What You Should Know About Your Car's Water Pump

What is a Car Water Pump?

Also known as the coolant pump, a car water pump is a belt-driven machine that maintains the circulation and regulation of the coolant from the radiator to the engine. Depending on the car model, the drive belt could be a fan, serpentine or timing. 

A timing chain can also be used in place of the belt. However, with a timing chain, the water used for cooling can end up mixing with the oil once the pump fails and cause the engine bearings to fail.

As you can tell from the name, the coolant, in this case, is water. The exterior of the water pump of various cars may differ from each other. The interior parts, however, perform the same function and thus will be similar in construction.

The water pump is positioned just behind the fan belt. In some cars, it is located on the front, while in others, it is on the side. 

It takes a disc shape at the centre, with arm-like components radiating outwards. Of these arms, one is connected to the radiator while another attaches to the engine. Once a car pump malfunctions, both engine and car will overheat, which in turn may lead to many other problems.

Parts of a Water Pump

The car water pump consists of different components. The main ones include bearings, body (housing), gasket, impeller, and seals. 


It refers to the shell encasing the pump and is typically made from iron or cast aluminium. Nowadays, stamped-steel is also used.

Weep Hole

The weep hole is located in the housing of the pump. It is a small part, but it has an important role. It ensures that the leaking coolant escapes instead of being trapped. If trapped within the pump, the leaking coolant will affect other components.


Unlike the housing, which is made from metallic elements, the impeller can be made from metal or plastic. It ensures the perfect distribution of the coolant. The rate at which the impeller distributes the coolant is dependent on the engine’s RPM.


As the name suggests, it ensures that the coolant cannot enter the bearing assembly. Coolant leakage is mostly due to seal failure. These leaks can cause the water pump to fail.


The bearing assembly supports the shaft to help it achieve a continuous, controlled, and stable rotation. 

Hub or Pulley

The hub or pulley is connected at the top of the shaft. It ensures that the pump has enough power to rotate the impeller and drive the coolant through the engine. 

Hybrid cars are fitted with electric water pumps that are driven by electric motors housed within the pump’s body. 

How Does It Work?

The car’s water pump operates by applying the concept of centrifugal force. When the engine runs, the fan belt turns. The turning fan belt will then cause the axle and the connected vanes to rotate. This rotating motion creates a suction force, which pulls water from the radiator.

The massive power generated by the vanes forces the water against the exterior walls of the pump, pushing it to the engine block and the cylinder head. 

From the cylinder head, water then flows back into the radiator. The cycle starts again and repeats this process over and over as long as the engine keeps on running. The thermostat ensures that the amount of water flowing through the system is enough to cool the engine.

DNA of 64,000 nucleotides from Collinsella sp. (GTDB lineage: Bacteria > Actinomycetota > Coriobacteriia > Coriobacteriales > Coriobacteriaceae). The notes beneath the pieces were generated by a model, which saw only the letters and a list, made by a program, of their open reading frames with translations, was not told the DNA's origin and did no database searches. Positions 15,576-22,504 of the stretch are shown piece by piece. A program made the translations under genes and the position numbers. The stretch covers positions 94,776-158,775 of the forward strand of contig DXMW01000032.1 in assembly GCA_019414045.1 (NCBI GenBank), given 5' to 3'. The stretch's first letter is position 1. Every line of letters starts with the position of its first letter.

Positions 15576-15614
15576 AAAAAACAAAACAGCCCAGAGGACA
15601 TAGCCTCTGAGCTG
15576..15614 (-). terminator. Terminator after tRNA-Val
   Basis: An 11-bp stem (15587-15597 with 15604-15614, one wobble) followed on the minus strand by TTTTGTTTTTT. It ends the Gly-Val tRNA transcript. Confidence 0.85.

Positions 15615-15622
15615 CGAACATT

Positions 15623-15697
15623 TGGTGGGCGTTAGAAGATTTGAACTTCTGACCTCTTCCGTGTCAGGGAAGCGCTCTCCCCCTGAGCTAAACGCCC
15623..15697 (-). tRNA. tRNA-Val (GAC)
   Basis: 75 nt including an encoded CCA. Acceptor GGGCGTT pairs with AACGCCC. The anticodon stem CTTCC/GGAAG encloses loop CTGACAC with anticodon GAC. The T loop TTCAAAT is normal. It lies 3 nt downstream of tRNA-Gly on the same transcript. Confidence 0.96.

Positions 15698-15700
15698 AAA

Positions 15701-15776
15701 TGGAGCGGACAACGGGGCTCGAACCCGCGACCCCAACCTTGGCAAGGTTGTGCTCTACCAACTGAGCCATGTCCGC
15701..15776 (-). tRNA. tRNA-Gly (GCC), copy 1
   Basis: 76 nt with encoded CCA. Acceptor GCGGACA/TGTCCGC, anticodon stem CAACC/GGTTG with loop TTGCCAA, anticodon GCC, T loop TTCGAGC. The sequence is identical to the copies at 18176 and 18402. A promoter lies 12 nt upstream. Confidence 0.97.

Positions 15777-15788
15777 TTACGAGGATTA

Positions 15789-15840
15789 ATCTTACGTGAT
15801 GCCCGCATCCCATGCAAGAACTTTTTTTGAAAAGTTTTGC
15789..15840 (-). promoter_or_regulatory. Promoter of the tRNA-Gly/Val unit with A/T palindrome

The car coolant pump can move over 7,000 gallons of the coolant in an hour. At peak RPM, the pump can recirculate the coolant over 20 times in a minute. The circulation rate depends on the speed of the engine. If the engine speed is slow, the pump will also work at a lower circulation rate.

When the engine speed increases, more heat will be generated. As the new conditions require more cooling, the impeller will operate at higher speeds.

Signs That Your Water Pump is About to Fail

Just like any other car component, the gasket wears out and erodes as the water pump keeps running. 

Erosion of the gasket makes the water leak out of the hole. Leaking should be your warning sign that the water pump is failing. If this happens, you should head to the auto repair shop immediately.

A failing pump will cause overheating of the engine and, eventually, engine breakdown. For this reason, it is crucial to inspect the whole car cooling system. This routine task entails examining leaks and loose bearings and testing of coolant condition and belt tension. 

Use a high-quality flashlight to inspect leaks in case the water pump's position is visible. While at it, you should check whether the weep hole has any wet or dry coolant residue. Also, check for any leaks in the gasket and the timing cover area.

When replacing a water pump that has failed because of loose bearing, check the fan for any damage and make sure that the tension on the belt is constant. 

Finally, test the temperature protection and pH levels of the coolant, its flow as well as pressure. The coolant’s pH should be maintained in the range of 8.5 to 11 to prevent corrosion. 

The water pump does a great deal of work to ensure that the engine runs well. Before embarking on long road trips, have a certified technician thoroughly inspect your car's water pump.

(Blog from carpart.com.au)

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